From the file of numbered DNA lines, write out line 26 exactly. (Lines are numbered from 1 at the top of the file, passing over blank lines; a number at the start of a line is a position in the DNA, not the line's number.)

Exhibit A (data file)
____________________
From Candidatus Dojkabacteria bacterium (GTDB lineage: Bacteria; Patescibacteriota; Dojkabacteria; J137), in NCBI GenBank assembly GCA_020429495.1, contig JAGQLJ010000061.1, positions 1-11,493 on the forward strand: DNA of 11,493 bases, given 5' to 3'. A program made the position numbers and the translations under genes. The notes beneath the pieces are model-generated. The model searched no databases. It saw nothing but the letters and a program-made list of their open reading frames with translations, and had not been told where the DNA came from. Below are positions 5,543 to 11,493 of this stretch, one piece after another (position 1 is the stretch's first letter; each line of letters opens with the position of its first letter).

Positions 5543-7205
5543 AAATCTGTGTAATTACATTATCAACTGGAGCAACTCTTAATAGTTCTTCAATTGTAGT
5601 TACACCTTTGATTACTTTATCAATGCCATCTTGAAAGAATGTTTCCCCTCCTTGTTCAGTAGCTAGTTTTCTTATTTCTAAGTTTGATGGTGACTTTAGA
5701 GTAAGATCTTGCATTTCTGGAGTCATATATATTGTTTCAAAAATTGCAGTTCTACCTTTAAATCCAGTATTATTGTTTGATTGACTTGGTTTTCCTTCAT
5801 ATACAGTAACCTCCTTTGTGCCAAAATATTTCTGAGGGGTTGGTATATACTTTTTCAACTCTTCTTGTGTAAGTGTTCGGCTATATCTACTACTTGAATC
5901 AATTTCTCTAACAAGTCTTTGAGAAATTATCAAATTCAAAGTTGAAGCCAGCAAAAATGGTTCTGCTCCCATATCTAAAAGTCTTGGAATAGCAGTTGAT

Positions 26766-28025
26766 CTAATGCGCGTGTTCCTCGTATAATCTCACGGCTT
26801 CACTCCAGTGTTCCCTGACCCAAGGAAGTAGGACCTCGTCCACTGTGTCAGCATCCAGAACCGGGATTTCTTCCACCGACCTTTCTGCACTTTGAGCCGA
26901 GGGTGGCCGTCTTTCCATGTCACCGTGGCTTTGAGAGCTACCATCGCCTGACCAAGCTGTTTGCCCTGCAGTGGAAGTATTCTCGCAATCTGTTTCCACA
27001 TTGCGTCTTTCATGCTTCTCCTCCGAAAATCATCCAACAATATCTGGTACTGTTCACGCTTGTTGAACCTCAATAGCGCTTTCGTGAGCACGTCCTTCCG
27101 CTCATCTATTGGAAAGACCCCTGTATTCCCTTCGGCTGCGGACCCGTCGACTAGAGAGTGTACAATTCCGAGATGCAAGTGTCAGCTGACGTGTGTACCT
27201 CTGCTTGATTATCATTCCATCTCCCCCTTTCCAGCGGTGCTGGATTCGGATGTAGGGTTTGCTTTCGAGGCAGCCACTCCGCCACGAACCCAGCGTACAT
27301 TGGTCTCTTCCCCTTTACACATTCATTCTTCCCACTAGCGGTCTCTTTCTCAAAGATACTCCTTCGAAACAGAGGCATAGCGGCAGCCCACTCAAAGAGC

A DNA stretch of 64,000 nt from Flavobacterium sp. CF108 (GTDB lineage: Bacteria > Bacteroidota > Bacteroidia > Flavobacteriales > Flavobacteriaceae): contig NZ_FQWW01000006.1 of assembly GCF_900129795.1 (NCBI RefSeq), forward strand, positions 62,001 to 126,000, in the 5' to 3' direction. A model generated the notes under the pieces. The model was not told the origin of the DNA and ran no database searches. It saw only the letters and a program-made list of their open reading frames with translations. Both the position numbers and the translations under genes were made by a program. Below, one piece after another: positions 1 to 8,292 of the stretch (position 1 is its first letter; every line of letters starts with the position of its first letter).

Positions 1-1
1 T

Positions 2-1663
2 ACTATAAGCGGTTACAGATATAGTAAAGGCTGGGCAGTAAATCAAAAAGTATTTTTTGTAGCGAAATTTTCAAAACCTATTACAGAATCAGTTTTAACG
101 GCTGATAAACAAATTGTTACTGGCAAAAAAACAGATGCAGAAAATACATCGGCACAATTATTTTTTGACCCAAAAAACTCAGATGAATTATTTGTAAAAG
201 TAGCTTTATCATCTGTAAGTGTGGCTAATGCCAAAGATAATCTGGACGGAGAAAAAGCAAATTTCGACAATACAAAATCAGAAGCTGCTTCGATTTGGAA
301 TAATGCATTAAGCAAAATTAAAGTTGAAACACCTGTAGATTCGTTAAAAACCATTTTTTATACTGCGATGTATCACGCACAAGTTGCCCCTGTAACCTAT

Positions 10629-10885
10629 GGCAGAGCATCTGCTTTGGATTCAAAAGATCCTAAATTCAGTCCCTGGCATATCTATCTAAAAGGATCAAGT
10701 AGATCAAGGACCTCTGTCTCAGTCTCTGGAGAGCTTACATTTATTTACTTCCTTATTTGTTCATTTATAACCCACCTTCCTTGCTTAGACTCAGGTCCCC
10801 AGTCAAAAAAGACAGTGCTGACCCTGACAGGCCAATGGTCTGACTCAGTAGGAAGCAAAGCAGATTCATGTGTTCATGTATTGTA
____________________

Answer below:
10701 AGATCAAGGACCTCTGTCTCAGTCTCTGGAGAGCTTACATTTATTTACTTCCTTATTTGTTCATTTATAACCCACCTTCCTTGCTTAGACTCAGGTCCCC